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Roger and me

March 29, 2008

There are times when I can admit that I might benefit from having a running coach/adviser. And then there are other times, such as this week, when I feel so self-aware, so in tune with my mental and physical needs, that consulting anyone else would seem like a waste of time.

I returned to Seattle on Monday after two weeks in Argentina (for work related to the website TDRtargets.org) and South Carolina (for my grandmother’s 90th birthday). It was a trip full of the usual challenges of eating and running in unfamiliar places while preoccupied with other activities. For example, although there were a few nice running options within a mile or two of my Buenos Aires hotel room, only the Puerto Madero restaurant loop was a reasonable choice after dark, when I did most of my runs. Another example: being a picky eater and not having easy access to my usual fare, I consumed more meat and fewer fruits and vegetables than usual.

And so I came home feeling fat and slow. But I recognized this as a feeling that didn’t necessarily reflect reality. I decided that I needed to rebuild my confidence as soon as possible, if I could, by completing a workout equivalent to those I had done before my trip. A hard tempo run would be best for morale-building purposes, since it resembles a 100K race somewhat more than a short interval workout does.

When my run into work on Tuesday morning felt smooth and quick, I decided to test myself that afternoon. I ran home via Capitol Hill so that I could do a 3.7-mile “urban jungle time trial” from East Roanoke Street & 10th Avenue East to 14th Avenue South & 15th Avenue South. As always, I ran with a light backpack (Deuter Race X Air) and stopped the watch at street crossings when necessary.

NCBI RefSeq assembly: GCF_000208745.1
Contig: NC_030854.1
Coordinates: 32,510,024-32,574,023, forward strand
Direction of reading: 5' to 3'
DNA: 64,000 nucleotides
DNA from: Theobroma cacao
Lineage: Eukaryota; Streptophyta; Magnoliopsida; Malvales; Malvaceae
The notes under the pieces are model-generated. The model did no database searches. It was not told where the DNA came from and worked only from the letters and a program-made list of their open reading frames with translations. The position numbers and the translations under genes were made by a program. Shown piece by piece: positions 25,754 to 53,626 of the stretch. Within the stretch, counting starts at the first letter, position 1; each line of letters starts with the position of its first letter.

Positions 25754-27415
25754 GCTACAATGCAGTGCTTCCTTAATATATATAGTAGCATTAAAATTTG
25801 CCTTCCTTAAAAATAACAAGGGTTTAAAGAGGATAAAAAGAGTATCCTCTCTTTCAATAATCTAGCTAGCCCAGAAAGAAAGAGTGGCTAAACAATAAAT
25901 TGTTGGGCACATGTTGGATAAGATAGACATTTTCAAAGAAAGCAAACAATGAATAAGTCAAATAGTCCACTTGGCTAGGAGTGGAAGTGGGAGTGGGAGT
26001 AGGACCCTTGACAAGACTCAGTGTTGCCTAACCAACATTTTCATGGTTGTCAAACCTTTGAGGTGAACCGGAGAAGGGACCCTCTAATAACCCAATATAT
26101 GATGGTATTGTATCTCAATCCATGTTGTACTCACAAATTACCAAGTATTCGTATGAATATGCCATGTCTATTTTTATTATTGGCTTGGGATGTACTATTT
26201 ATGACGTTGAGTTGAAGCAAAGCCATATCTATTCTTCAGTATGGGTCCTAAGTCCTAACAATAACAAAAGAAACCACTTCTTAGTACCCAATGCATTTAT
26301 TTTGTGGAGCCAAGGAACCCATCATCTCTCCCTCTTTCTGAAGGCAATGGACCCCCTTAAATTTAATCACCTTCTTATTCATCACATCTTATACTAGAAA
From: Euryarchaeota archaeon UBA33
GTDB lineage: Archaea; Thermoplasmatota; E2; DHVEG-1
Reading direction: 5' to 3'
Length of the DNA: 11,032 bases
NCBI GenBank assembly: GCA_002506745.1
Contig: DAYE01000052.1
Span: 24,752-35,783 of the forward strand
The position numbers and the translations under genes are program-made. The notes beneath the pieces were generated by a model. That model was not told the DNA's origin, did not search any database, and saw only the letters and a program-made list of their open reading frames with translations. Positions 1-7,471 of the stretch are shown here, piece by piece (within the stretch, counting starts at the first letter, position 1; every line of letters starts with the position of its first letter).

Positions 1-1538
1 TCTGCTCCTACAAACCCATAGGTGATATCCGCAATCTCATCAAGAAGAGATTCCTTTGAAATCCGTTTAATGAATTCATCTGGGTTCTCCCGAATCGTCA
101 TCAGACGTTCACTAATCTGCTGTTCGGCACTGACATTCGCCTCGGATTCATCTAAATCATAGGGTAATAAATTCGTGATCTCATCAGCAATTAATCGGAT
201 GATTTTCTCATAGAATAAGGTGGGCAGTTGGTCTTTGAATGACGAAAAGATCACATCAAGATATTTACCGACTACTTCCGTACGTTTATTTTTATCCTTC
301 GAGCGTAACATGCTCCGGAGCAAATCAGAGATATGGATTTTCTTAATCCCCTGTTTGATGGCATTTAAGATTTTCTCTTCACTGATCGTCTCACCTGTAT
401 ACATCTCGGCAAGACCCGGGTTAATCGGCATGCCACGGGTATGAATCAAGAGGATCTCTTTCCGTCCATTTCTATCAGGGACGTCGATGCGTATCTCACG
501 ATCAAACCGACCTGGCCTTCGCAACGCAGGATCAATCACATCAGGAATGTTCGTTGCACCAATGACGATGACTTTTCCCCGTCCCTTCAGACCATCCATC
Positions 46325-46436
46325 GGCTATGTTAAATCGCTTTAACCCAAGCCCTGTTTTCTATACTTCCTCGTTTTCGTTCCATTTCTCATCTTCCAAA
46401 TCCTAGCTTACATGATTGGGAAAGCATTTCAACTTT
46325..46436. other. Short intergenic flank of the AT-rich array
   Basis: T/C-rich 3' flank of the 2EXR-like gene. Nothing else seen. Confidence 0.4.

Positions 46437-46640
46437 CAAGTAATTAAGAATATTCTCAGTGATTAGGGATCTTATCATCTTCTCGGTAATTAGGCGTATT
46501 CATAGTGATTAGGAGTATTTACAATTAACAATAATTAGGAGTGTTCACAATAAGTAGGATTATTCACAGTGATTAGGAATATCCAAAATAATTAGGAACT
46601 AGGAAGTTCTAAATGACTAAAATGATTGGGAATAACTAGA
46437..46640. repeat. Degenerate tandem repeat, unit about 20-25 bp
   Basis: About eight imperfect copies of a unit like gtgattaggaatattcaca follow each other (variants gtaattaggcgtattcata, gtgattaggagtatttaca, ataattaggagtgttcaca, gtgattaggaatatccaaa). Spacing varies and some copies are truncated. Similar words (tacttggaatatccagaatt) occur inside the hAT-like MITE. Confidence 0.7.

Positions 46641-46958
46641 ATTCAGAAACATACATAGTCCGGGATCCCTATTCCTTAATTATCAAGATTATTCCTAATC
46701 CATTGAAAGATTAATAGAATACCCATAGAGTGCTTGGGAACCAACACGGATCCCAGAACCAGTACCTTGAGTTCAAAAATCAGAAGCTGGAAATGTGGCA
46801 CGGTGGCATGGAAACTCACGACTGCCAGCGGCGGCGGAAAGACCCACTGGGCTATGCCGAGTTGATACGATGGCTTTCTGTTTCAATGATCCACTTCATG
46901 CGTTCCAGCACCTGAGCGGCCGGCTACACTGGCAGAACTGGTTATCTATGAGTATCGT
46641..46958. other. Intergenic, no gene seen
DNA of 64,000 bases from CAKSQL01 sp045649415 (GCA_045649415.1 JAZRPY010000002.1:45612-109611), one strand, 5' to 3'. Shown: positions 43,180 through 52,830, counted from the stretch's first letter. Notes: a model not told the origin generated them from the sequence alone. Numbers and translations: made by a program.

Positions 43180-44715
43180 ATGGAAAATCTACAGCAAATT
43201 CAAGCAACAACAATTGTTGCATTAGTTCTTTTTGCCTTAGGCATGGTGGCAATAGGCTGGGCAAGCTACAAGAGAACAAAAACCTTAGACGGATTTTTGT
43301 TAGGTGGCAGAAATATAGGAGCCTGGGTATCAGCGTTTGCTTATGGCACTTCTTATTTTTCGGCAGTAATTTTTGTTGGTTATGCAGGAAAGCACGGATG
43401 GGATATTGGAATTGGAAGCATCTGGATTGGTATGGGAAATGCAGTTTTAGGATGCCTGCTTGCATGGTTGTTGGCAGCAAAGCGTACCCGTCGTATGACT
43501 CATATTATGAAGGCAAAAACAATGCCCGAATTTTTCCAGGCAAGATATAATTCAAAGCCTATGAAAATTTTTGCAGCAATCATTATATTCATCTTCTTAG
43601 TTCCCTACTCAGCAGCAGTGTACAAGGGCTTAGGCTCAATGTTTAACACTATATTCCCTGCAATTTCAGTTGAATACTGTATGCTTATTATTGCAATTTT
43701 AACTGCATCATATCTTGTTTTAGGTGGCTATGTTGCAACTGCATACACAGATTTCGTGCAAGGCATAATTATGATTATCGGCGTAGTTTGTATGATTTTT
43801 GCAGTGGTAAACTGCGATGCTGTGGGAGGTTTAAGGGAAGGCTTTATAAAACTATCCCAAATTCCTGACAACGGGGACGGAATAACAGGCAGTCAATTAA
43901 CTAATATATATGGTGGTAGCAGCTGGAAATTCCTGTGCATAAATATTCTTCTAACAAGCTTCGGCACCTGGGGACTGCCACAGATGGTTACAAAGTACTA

My time was 20:51, a personal record for this course. Self-confidence climbed as worries declined in after-hours trading. My trip hadn’t hurt my fitness after all.

In thinking about how disruptions to training can sometimes yield unexpected benefits, I was reminded of how Roger Bannister (another self-coached runner, by the way) described the buildup to his famous feat:

In December 1953 we started a new intensive course of training and ran several times a week a series of ten consecutive quarter-miles, each in 66 seconds. Through January and February we gradually speeded them up, keeping to an interval of two minutes between each. By April we could manage them in 61 seconds, but however hard we tried it did not seem possible to reach our target of 60 seconds. We were stuck, or as Chris Brasher expressed it — “bogged down”….

Chris Brasher and I drove up to Scotland overnight for a few days’ climbing…. The weekend was a complete mental and physical change. It probably did us more harm than good physically. We climbed hard for the four days we were there, using the wrong muscles in slow and jerking movements….

After three days our minds turned to running again…. We had slept little, our meals had been irregular. But when we tried to run those quarter-miles again, the time came down to 59 seconds!

Of course, if I had returned from my trip and run a bunch of 59-second quarters, it would have been a physiological miracle, to say the least.

2 comments

  1. I made exactly the same discovery last year, my first in Seattle, and my first running.Over the course of my summer build-up, and then during my late-summer and fall marathon training, I went on three *very* long dayhikes in the North Cascades. They all took place on Saturdays, and involved little sleep the Friday night before, or the Saturday night after. There was lots of climbing, ground covered, and little rest, and I naturally expected to be sluggish for my Sunday long runs.But my journal confirms that on each of those long runs, I ran at a high intensity, opting to make them progressive, so great did I feel. I have no idea why or how this worked, but there certainly seems to be something to the idea that if your body is getting stressed almost exactly the same way day in and day out (as it is with running), then doing anything else, no matter how stressful, can be like a kind of rest. And probably both physiologically and psychologically.


  2. Fastest x-country race I ever ran in college, by a wide margin, was 1992 Little Three at Wesleyan. I got a bad cold the Monday before the race and hardly ran at all that week. By Saturday (race day) I was just getting over it. And never before or since have my legs felt as springy and strong as they did that day.But as great as it felt at the time, it took more out of me than any other race I've run. I was toast for the rest of the season–felt tired every single day. We raced at Southern Maine 2 weeks later (maybe it was just a week; can't recall for sure) and I felt like I was wearing concrete shoes.



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